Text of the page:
Best Concert Ever?

I know this post will be up for debate. Just as an FYI, this post, much like many others on this site, is my opinion and mine only. Everyone is entitled to their own opinions. This is mine.

I have been to God knows how many concerts in my 30 years on this Earth. The shows I have seen range from Green Day to Paul McCartney AND Ringo Starr, to Raffi when I was a kid, to Roger Waters to big music festivals. Now don’t get me wrong, I’ve loved every one of them. But today I want to talk about what is more than likely THE best concert I have ever been to: the Foo Fighters. OH MY GOD! The Foo Fighters kicked SO…MUCH…ASS!

First off, Dave Grohl is a “local” musician. He is from the Washington, DC area and I had the opportunity to see Foo Fighters at Merriweather Post Pavilion in Columbia, Maryland. Aka right outside DC. So I saw the Foo’s in Dave’s local area. Actually, Dave’s opening line—before playing any songs—was “OH IT FEELS SO GOOD TO BE HOME MOTHERFUCKERS! FEELS GOOD TO BE HOME!”

From there, the band launched into an AWESOME version of All My Life. (Please note, I am not going to go into detail with every song they played. Otherwise we would be here all day.) But after All My Life, they immediately segued into Learn to Fly, probably one of my favorite FF songs.

I’m writing this concert review on Monday, March , 2021. The actual concert was in July of 2018, almost a full three years after the show. But this show was SO good, it is still fresh in my mind.

That is for a few reasons. One: the songs. The Foo Fighters have been around since 1995, so almost as long as I have been alive. As such, they have a lot of songs. Two: the length of the concert. The Struts opened the show at a little before 6pm (maybe 6:00 exactly). Around 7:20-7:30, the Foo Fighters took the stage. Keep in mind, Merriweather has an 11:00pm curfew due to it being an outdoor, open-air venue. So the Foo’s wasted no time in getting started, nor did they stop until they hit that 11pm curfew, and that’s only because security literally had to come onstage and tell them to stop playing.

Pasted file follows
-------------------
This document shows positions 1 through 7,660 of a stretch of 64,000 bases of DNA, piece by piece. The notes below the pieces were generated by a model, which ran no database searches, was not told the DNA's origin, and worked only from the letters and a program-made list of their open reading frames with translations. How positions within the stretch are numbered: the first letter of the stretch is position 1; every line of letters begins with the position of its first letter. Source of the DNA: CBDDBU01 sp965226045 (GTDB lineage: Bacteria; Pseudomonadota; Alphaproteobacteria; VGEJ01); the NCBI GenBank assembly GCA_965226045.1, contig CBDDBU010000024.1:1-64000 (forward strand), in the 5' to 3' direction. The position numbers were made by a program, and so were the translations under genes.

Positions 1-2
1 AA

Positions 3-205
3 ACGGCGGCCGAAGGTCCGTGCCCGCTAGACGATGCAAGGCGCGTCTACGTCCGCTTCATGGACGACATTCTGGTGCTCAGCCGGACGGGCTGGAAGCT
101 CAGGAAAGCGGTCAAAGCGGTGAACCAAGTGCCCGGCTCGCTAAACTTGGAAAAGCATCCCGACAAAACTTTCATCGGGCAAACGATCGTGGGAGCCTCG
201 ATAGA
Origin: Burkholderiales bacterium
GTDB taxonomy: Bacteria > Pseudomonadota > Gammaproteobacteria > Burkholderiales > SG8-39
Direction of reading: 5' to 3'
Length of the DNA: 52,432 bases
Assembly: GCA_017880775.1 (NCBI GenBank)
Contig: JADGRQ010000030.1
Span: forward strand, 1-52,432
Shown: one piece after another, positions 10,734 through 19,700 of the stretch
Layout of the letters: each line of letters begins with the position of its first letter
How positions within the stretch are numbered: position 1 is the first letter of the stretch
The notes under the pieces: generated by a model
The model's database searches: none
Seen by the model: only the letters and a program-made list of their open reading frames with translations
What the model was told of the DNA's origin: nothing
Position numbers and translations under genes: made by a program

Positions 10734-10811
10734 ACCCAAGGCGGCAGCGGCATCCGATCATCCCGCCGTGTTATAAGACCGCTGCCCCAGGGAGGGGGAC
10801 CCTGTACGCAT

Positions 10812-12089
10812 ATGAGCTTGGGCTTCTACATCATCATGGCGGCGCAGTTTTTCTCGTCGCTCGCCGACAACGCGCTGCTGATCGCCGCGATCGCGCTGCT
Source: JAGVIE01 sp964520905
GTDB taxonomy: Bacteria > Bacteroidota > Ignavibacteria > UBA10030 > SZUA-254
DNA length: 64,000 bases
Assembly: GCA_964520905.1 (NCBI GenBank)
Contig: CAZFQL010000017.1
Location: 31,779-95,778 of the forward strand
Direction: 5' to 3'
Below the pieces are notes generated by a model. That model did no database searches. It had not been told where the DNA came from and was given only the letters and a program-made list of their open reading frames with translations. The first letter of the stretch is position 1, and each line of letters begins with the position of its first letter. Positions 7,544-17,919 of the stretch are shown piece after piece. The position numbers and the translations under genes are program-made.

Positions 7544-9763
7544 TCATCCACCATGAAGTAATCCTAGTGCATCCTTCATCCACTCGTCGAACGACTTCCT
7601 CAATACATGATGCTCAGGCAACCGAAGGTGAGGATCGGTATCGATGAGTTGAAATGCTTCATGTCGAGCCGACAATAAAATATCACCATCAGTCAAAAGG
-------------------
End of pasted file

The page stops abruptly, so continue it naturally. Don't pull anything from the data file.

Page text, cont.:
And the third and final reason: the band itself. I touched on this earlier, but Dave Grohl is probably the best frontman of any band I have ever seen! Plus he’s an amazing musician. Dave also talks to his audience…like, A LOT! I can’t decide whether Dave spent more time actually singing or talking. Actually, Dave talks so much, part of me was thinking, “Oh that’s nice…now play music!” Plus he is a super nice, down-to-Earth guy. When I saw the Foo Fighters, Dave invited a fan with a sign to come onstage and shotgun a beer with him.

The next member is Pat Smear. Dave and Pat previously played together with another band you might be familiar with, Nirvana. And no, they did not play any Nirvana songs so don’t get excited about that. But Pat is one Hell of a guitar player!

Nate Mendell plays bass and he looked genuinely happy to be playing with the rest of the band. He seemed into the music, and I like that. Because, some bands do their thing, play the songs almost half-assed, and leave. Not the case here.

Rami Jaffee is a PHENOMENAL multi instrumentalist! He plays keyboards, piano, and occasionally accordion. And he plays well with the rest of the group and fits in well. Dave makes sure to give him, as well as all other band members, their time in the spotlight.

Chris Shiflett is the lead guitar player in Foo Fighters. And while Dave is the main person in the band, Chris can hold his own. Chris is, much like the others, an AMAZING instrumentalist!

And now we come to what I consider the “backbone” or “glue” that holds the band together, and Dave knows this. He makes sure specifically to highlight this person. But enough stalling. Ladies and gentlemen, I give you the drummer for the Foo Fighters and, apart from Dave Grohl, my personal favorite member of the band: Taylor Hawkins. Let me just say, Taylor is the best and most enthusiastic drummer I have ever seen. (Sorry, Ringo Starr…) Not only that, but Taylor also has a PHENOMENAL singing voice! See, about halfway through the 3 1/2 hour show, Dave and Taylor swapped positions. Taylor Hawkins took lead vocals for a cover of the QUEEN song, Under Pressure. Dave played drums.